Tareq Kass-Hout, MD

Ducroquet A, Leys D, Al Saabi A, Richard F, Cordonnier C, Girot M, et al. Influence of Chronic Ethanol Consumption on the Neurological Severity in Patients With Acute Cerebral Ischemia. Stroke. 2013

Ducroquet and colleagues conducted a study, recently published online in Stroke, to test if excessive chronic ethanol consumption is associated with higher severity of the neurological deficit in acute ischemic stroke. Even though this phenomenon has been seen in animal studies, such effect has not been evaluated in humans.

In this prospective observational cohort of a 436 patients with a median age of 70 years old, being classified as a heavy drinker was independently associated with more severe strokes (OR 2.26; 95%CI 1.06-4.82; p=0.034). There is not necessarily a causal relationship between ethanol consumption and stroke severity, but just a statistical association, which could be related to confounders that were not included in the analysis.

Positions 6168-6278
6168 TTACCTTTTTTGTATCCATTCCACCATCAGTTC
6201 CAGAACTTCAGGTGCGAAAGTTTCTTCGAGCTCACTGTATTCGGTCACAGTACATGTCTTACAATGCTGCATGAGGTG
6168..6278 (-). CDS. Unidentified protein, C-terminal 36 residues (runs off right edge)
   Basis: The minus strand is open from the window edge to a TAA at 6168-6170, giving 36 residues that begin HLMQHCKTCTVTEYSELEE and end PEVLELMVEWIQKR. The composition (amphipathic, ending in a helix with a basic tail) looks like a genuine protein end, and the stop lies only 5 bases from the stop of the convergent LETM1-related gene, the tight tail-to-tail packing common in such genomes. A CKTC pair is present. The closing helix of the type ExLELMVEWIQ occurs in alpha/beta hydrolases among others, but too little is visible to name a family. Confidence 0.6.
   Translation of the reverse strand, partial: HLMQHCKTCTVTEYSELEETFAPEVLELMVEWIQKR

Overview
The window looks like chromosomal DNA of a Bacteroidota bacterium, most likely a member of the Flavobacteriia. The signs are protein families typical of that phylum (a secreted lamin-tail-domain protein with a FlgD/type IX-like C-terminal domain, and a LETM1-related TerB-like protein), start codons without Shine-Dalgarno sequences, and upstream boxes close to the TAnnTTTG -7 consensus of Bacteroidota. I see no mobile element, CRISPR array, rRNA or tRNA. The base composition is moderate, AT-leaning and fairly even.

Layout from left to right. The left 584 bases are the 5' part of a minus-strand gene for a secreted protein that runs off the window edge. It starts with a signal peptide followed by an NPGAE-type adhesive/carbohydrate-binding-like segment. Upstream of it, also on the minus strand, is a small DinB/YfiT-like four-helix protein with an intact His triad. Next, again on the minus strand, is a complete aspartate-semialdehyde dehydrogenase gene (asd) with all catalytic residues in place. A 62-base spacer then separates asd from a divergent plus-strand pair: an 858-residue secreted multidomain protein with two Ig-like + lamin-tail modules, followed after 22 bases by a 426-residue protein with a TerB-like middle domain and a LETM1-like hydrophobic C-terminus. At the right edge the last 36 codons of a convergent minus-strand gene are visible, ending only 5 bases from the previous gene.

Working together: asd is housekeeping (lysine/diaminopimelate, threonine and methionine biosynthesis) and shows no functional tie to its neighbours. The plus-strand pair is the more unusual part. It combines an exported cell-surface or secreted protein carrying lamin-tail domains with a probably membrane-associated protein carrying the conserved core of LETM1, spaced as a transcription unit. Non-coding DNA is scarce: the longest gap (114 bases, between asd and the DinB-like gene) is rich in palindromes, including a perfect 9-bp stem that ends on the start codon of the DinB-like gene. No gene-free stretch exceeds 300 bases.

In short, the link between chronic heavy alcohol consumption and neurological severity in patients with acute cerebral ischemia is yet to be understood. This study, however, showed that excessive chronic ethanol consumption is associated with higher baseline stroke severity. As an interventional study would not be feasible, this question can be answered only through experimental approaches in animals.